Here, in the lounge, the meagre selection of framed photos shepherded into one corner of the shelving units never failed to sadden. Every Saturday for the past ten months and countless other midweek evenings, Big Al, from that same chair, had clocked those images. In particular, the most tragic of centrepieces: a snapshot of a proud couple standing in front of their new home. This home. It was the only dust-free photo. One of only two objects in the house Dave ever tended to; ever cared about. That second item sat a couple of metres to the left of the photo. The bright-yellow, plastic toy took its incongruous pride of place at the centre of the mantelpiece. Melancholy swept over Big Al at the very sight of it. He glanced down to his hands and fiddled with his beer can.
“ … gifting another free kick to Spurs two metres outside the Arsenal penalty box. Only a few seconds of extra time to go, so they’re going to have to make this one count.”
Dave sprang from his seat and clenched his free hand into a fist. “Come on, my sons! Come on!”
“ … and as he steps up to take the kick … Ouufff!”
The shout of the mob behind the Arsenal net rose to a crescendo as Dave turned away from the set and aimed a foot at the settee. “Bollocks!”
“… and that’s it. Arsenal win by a goal to nil as the referee blows his whistle on a somewhat uninspiring game …”
Dave reached for the remote, pressed the mute button, chucked the unit on the coffee table and collapsed on the sofa.
“Oh whoopy-do! The end of another scintillating afternoon in the company of my best mate watching yet another skull-numbing session of pansyball,” said Big Al sarcastically. “I could hardly ask for a better way to spend my Saturdays, could I?”
Dave ignored his friend and swigged at his beer.
“Think I’ll give Kylie a bell and see if she fancies leaving Wembley stadium a bit early. You know, join in the fun,” continued Big Al. “Of course I’d be the perfect gentleman. I’d make her a lovely cuppa and knock her up a tasty cheese and pickle sandwich. Then, as she luxuriates in her good fortune, I’d whisper sweet nothings in her ear and – Bob’s yer proverbial.”
Dave shook his head and said nothing.
“Likely won’t happen, though,” muttered Big Al.
“It won’t happen, Dave, because of technical issues. First off, your kitchen doesn’t know what a teabag looks like. Second, on the off-chance that your fridge might be stocked up with your favourite Dairylea triangles, I suspect the shit would be a festering, furry-green mush by now …”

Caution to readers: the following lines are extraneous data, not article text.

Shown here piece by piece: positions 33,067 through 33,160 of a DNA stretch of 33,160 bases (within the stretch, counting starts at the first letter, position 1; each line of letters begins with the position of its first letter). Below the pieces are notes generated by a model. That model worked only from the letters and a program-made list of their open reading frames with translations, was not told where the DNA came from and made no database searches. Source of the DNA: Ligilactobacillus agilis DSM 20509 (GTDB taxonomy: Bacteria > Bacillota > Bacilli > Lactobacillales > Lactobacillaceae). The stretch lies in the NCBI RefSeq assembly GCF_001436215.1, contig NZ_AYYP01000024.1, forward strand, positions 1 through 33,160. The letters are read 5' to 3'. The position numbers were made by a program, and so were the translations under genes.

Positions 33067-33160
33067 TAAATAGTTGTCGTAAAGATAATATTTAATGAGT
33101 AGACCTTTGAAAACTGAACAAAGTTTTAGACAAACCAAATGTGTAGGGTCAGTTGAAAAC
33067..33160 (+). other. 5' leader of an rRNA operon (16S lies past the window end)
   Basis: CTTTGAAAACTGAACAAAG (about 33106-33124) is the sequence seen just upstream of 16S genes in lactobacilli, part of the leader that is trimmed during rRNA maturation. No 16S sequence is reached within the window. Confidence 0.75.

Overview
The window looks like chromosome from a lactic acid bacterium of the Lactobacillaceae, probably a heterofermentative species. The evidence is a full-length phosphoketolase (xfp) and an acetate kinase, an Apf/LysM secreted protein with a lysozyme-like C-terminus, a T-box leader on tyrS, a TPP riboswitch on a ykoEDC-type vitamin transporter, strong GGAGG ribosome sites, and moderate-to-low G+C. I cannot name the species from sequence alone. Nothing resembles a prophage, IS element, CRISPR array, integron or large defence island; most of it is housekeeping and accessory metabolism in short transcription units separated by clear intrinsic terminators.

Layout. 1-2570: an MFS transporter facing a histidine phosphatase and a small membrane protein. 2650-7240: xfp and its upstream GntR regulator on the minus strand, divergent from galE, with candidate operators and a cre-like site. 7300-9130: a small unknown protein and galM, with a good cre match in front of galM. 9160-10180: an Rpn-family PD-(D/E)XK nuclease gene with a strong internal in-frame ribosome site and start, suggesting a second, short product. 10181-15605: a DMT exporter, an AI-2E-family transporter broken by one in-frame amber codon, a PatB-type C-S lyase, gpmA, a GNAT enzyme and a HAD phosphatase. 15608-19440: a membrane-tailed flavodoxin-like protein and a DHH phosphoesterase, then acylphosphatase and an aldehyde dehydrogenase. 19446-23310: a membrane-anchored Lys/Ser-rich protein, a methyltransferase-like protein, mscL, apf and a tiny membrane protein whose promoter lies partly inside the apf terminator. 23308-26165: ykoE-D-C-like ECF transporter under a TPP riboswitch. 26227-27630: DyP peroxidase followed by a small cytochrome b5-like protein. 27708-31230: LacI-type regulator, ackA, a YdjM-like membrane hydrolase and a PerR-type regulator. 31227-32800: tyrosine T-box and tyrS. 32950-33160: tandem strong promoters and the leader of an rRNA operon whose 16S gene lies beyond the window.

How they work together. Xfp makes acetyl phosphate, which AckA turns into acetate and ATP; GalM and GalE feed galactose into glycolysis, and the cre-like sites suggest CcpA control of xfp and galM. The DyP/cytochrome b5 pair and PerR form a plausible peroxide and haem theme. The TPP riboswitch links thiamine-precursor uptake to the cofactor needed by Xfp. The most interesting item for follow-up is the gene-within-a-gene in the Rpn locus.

“Wrong! I bought some a few months back. They should be …”
“And finally, mate. Fi-nal-ly. There’s no way anyone with Kylie’s class is ever going to dare venture into one of your bleedin’ bedrooms. Is there?”
“That’s right, shit-for-brains. Blame me for torpedoing another one of Big Al’s Improbable Shags.” Dave nodded at the crumpled can on the table. “Re-fill?”
“Go on. Twist my arm.”
Dave slid off the sofa and slouched out of the lounge. He paused at the door to the kitchen and inhaled a lungful of air, bracing himself for what lay beyond. The dirty plates piled up in the sink. The waste bin overflowing with polystyrene boxes stained with exotic hues of Indian sauces and pebble-dashed with putrefying grains of egg fried rice. Escaped socks from haphazard attempts at loading the washing machine shared the floor with the odd grateful cockroach scampering back beneath the fridge, weighed down by its noxious plunder of lamb jalfrezi leftover.
Dave suffered an anxiety attack every time he pushed open that door. It was not just the diabolical aesthetic and sanitary considerations which panicked him. It was that the whole friggin’ mess served as a constant reminder of just how much Michelle had organised his pathetic life for him.
The clinking of pots and pans rattled through the open kitchen door and into the lounge. Big Al winced at the nerve-jangling clatter of something heavy and metallic hitting the deck. The big man shook his head, lifted himself from the armchair and wandered back towards the bay window with its panoramic view of Fairham Road. One of Welling’s better middle-class addresses, he thought, gazing across the street at the row of identical houses opposite.
His best mate had bought the 1930s, three-bedroom semi eight years ago, a couple of years into his relationship with Michelle. He had spent a lot of money on the place since: knocking out walls, building a new garage, putting in a new bathroom, kitchen and rear extension. Projects which, while daunting to most men, were a labour of love to a totally loved-up Dave Simpson.
Testimony – Alan Big Al Bannerman
I remember the new carpets had just been laid. A professional job. Invisible joins. Cream-coloured, though; designed to accentuate even the lightest of stains. His choice. Not Michelle’s. Obviously. The silly sod wouldn’t allow people through the front door until they donned specially procured carpet slippers.
As a piss-take he bought me a pair of those orange...